By combining with other substances in the blood, platelets can create clots to stop blood loss and heal wounds. Low platelet count or thrombocytopenia can affect any dog, no matter their age, breed or sex, and lead to serious health problems. A regular check-up with a veterinarian will help prevent the issue before it occurs or gets out of hand. Now let's find more information about this condition.

Causes of Low Platelet Count in Dogs

There are four causes for low platelet count or thrombocytopenia in dogs:

  • Removal of platelets from the dog’s general circulatory system (a biological process called sequestration): An enlarged spleen (splenomegaly), and splenic torsion are 2 main causes of this condition.

  • Immune system annihilating too many platelets for some reason: Causes of this condition may include Infections like babesiosis, ehrlichiosis, and heartworm, primary immune-mediated (autoimmune) thrombocytopenia, or lupus, some toxins, or certain drugs like certain vaccines or sulfas.

  • Too much blood clotting where platelets are used up in large droves: This can be resulted from a cancer called hemangiosarcoma, vasculitis, endotoxic shock, or disseminated intravascular coagulation (DIC).

  • Bone marrow producing less platelets: This can be caused by ehrlichiosis, bone marrow issues like certain anemia or leukemia, estrus, radiation or chemo therapy, or medication like estrogen meds or chloramphenicol.

Symptoms of Low Platelet Count in Dogs

Fortunately, there are several recognizable symptoms for this ailment. However, symptoms rely greatly on how many platelet your dog has. Although most of the following symptoms are bleeding related, depending on the severity, you may not see any bleeding at all. Let's get more details:

  • Weakness

  • Appetite loss and frequent exhaustion

  • Nosebleeds (rare but can occur)

  • Blood in urine

  • Bleeding from  mucous membranes, gums included

  • Bleeding from its gastrointestinal tract, resulting in soot- or tar-like stool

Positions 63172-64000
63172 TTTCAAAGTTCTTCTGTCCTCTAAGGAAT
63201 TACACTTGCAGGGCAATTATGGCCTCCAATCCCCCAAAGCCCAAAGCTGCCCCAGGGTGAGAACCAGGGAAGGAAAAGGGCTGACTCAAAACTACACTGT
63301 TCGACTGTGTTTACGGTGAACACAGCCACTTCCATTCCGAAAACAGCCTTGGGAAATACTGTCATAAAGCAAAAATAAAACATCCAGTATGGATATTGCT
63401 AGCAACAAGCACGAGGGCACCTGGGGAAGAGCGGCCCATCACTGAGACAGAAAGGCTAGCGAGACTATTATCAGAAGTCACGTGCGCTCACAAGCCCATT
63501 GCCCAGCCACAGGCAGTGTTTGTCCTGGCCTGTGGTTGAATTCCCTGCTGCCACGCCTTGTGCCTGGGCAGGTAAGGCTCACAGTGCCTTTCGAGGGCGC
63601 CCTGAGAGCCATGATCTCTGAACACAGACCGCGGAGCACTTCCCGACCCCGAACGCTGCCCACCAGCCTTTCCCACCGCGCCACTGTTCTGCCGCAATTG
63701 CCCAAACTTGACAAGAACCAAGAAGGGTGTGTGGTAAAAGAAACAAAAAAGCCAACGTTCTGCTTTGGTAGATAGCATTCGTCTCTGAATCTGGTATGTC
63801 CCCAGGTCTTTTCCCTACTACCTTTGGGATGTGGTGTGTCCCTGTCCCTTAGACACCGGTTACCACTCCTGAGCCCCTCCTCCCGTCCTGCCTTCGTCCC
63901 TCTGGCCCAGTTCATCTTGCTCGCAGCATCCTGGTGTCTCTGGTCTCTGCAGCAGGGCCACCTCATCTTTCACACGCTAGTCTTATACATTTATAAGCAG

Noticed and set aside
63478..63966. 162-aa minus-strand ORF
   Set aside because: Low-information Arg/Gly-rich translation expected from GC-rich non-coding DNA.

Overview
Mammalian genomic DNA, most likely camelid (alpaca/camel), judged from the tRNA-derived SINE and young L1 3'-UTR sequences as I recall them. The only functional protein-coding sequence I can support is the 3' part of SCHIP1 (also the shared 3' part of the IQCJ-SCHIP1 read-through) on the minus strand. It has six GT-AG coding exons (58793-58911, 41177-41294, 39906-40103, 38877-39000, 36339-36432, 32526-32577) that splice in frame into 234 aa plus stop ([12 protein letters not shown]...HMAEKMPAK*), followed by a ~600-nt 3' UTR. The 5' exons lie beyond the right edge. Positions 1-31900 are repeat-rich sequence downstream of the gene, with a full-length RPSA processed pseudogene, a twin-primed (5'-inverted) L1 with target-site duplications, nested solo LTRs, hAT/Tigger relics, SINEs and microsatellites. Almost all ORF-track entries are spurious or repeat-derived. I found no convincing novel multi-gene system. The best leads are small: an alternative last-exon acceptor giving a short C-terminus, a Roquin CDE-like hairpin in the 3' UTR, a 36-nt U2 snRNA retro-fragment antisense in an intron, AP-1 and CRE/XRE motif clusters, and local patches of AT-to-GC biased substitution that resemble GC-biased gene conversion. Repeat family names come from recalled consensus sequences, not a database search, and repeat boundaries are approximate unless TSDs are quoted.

• Prolonged bleeding after a surgery or injury

  • Hemorrhaging in your pet’s eye and under the skin, especially in the groin and ventral abdomen (belly)

How to Diagnose Low Platelet Count in Dogs

A healthy dog should have about 175,000 to 500,000 platelets per microliter of blood. And anything below is considered low. Here are ways that a vet may use in examining your dog:

  • A complete blood count diagnosis may be performed through which you can learn any abnormalities in your dog's platelet, white and red blood cells.

  • With low platelet count, you will need to (as accurately as possible) share your dog’s recent history and activities with the veterinarian. For instance, if your dog bled due to a trauma some time ago, that could causes it to have fewer platelet in blood. 

  • The vet will perform a physical examination, but you will need to provide details of previous vaccinations and administered drugs, if any.

  • Aside from tests to determine your dog’s clotting capability, a coagulation profile may also be carried out. 

  • A bone marrow sample may be required via biopsy or aspiration. It will help decide if there is a low platelet production rate in the marrow or if there are signs of bone marrow cancer.

  • Ultrasounds and X-rays are reserved for more serious cases of low platelet count in dogs. 

How To Treat Low Platelet Count in Dogs

The whole course of treatment depends on the severity and the underlying cause of low platelet count in dogs. 

  • Blood transfusions will be called for if the count is life-threateningly low. 

  • Where there are infections, antibiotics will be administered. 

  • Immuno-suppressing drugs, especially corticosteroids, will be used for Immune-mediated thrombocytopenia to prevent a dangerous whiplash on your dog’s immune system. 

  • Cancer, if discovered, will follow its own unique treatment course.

Note: Often, an underlying disease could cause low platelet counts, much like lymphoma or leukemia. A platelet or blood transfusion will happen only if thrombocytopenia is the primary cause. Transfused platelets, however, last only a few days. In cases where anemia or severe hemorrhaging is involved, your pet will need whole blood transfusions.

General Cost of Treating Low Platelet Count in Dogs

Diagnosing result determines cost. Here we summarized costs for the main treatments when dealing with low platelet count in dogs:

  • A leukemia diagnosis will cost what cancer treatment generally would for pets, $455 to $4,800 (including antibiotics and pain medication). 

  • Surgery alone will cost $1,500. In case your pet is diagnosed with lymphoma, you are looking at anything from $734 to $1,150 (including antibiotics and pain medication). 

  • Treatment costs drastically fall when low platelet count is the sole cause . Platelet transfusion demands only $150 to $420 per unit. Whole blood transfusions, on the other hand, will be up to $500 per unit. It is common for pets to receive blood worth $1,000 in a single day. Of course, your dog's condition has the final say on the cost.


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